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  • Writer's pictureBeth Erskine

Six Nations

My cure for the January Blues

January is an interesting time of year in the UK and Ireland. The mad rush of the holidays has past and everyone is, frankly, hungover. Financially, socially, literally. Dry January is embraced by many as a way of getting ‘back on track’. New budgets are drawn up, resolutions are made and ignored. Everyone hits the gym. And in England, travel plans come roaring to the foreground.

It's been said that more sun holidays are planned in January and February than any other time of the year. I’m no expert, but it does rather feel that way. Brits spend a great part of January moaning about January, as if it’s a surprise to them that it’s cold and dark this time of year. Suddenly, life is Grim. There is nothing to look forward to but 2 months of darkness and cold.

But for most Americans, January means Football. It’s College Bowl time. It’s Super Bowl time. It’s something to get us through January with a bit of enthusiasm. (You’re on your own for February, however.) I grew up watching football with my brother and father. While they both supported Denver, I choose San Francisco. I watched as Joe Theismann turned into Joe Montana who turned into Steve Young. And then I went to architecture school where time was at a premium and football took a backseat. When I finished, I tried to garner some enthusiasm for the game again, but honestly, when it came to the Super Bowl, I was just in it for the commercials. And then I ended up in Ireland, where I discovered rugby.

My first brush with it was decidedly odd. One bright Saturday afternoon, I stumbled upon a street party of sorts. Fathers buying balloons and cotton candy for their children. A gypsy band was playing while a trio of men dressed as grapes, a bottle of wine and a baguette danced in the street. There were food stalls and people milling about contentedly. The whole atmosphere was happy. France was in town for the Six Nations.

For those unaware, Six Nations is a rugby tournament played by Ireland, Scotland, England, Wales, France and Italy. It begins early February and finishes around St Patrick’s Day, usually with Ireland playing at home. And in the bleak mid-winter, it is a beacon of enthusiasm.

My days in Dublin were the glory days of Ronan O’Gara and Brian O’Driscoll. Back when Paul O’Connell had hair and Joe Schmidt was still in New Zealand. Wayne Barnes taught me the technical aspects of the game by wearing a mic while he was refereeing, and that mic taught me about the manners and respect the players brought to the pitch. That aggression is quite strictly controlled and you’ll often hear apologies from the players. It is a manners forward game for all it’s chaos and testosterone. In the pub, my friends taught me to be silent and still when Ireland was kicking, I might have held my breath, and to be gracious and friendly to the other team’s supporters. We celebrated raucously when anybody beat the English, unless it was the English in the pub with us, because that would be rude. Manners, remember; there is no place for rudeness in rugby.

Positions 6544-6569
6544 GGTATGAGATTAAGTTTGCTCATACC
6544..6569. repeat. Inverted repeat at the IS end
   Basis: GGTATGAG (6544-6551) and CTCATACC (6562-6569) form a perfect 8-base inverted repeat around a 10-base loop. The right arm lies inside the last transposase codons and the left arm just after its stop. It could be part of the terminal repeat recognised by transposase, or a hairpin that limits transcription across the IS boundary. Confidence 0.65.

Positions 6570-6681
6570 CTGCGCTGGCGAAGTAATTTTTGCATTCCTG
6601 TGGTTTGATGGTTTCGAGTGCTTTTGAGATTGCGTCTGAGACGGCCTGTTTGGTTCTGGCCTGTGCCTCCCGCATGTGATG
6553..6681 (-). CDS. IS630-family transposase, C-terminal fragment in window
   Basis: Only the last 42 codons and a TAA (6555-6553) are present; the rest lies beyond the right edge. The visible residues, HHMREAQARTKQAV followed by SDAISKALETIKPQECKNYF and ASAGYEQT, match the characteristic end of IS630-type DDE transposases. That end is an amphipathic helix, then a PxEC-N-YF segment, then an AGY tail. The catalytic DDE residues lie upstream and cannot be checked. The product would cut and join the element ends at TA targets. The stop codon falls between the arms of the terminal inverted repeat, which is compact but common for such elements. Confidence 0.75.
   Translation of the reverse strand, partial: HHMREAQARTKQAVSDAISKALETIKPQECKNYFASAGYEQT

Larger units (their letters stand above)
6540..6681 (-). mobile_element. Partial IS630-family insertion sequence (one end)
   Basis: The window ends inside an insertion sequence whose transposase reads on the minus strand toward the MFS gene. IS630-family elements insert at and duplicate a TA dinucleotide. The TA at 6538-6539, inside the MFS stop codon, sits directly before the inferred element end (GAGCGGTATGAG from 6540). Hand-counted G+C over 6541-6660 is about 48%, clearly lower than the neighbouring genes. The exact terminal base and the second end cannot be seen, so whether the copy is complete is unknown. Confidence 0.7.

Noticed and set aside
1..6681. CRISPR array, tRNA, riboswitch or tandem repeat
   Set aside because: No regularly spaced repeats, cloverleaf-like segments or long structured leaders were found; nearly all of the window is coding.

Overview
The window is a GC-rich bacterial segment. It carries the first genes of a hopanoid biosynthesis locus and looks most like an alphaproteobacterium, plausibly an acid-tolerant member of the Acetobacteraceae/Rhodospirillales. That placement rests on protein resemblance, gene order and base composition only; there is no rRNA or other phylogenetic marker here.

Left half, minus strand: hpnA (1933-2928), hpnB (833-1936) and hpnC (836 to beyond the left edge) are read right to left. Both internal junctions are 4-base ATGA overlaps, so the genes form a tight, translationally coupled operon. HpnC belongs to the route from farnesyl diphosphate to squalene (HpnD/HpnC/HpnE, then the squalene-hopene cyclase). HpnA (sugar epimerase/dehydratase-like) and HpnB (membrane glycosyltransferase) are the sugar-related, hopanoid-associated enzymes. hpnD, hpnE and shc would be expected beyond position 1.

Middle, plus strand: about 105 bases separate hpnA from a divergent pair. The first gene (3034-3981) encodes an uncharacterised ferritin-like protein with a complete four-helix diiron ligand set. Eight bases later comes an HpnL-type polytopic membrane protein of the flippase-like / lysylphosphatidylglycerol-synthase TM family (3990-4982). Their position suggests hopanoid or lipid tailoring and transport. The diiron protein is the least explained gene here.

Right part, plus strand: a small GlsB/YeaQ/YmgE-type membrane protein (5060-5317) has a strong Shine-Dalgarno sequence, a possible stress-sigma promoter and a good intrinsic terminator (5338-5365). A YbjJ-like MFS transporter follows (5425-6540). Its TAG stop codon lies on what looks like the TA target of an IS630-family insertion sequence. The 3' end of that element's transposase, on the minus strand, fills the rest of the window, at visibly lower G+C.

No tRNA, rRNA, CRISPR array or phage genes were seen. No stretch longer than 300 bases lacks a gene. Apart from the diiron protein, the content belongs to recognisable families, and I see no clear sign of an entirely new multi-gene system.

Admittedly, what drew me first were the players. Yes they have wonky ears and smashed up noses. But they are huge, linebacker-sized, and they play without pads, so you can see all those muscles. And, yes, occasionally, there was the brief flash of a shirt being raised or some shorts coming slightly too far down. Finally, here was a sport where women got the occasional eyeful! But as the years passed and I learned more and more about the sport, I became a fan. I love the skill of it, the finesse. The physicality of it astounds me. I watched with glee the year Ireland’s pack was heavier than all the others and used it to advantage by literally picking up the scrum and walking them backward to the goal. I watched them play one match with 2 full overtimes. And I’ve seen many people try to imitate Rob Kearney by kicking the ball forward and then sprinting to catch it themselves. He is still one of the only that can do that.

When I left Ireland to return to the US, it was difficult to find someplace to watch the matches. We’re just not a rugby nation and the broadcasts were a bit too early in the day to be having a Guinness. I tried to get enthusiastic about football but just couldn’t muster it. The constant breaks in the action, all the commercials, the ridiculous end zone dances. Why are cheerleaders still a thing? Why does the last 30 seconds of the game take 2 hours? I missed rugby dearly.

My first year in London, I lived with Caroline, who introduced me to her group of friends. While sports fans, they weren’t particularly big fans of rugby, but they watched with me anyway. Slowly, her friends became my friends and slowly, they became rugby fans. I dragged them to the pub a few times for matches but cheering for the team that’s beating your host country is a tricky proposition. And maybe because London is so large, that feeling of camaraderie, of being a host nation and welcoming others, it just wasn’t there. So we gathered at Caroline’s house instead. She’s a staunch English supporter. My (now) husband is a Scottish supporter. But after 10 years of watching, Laurent is still waiting for France to win big. At least he’s not Italian.

So I will watch, thrilled each weekend and hopeful for Ireland. I will cheer and groan and smack-talk my friends. I will not gloat. I will drink Guinness. Each weekend will give me something to look forward to as the dark of February turns to weariness. Each match played will get us closer to spring.

Come on Ireland!

Previously Published by The American Magazine

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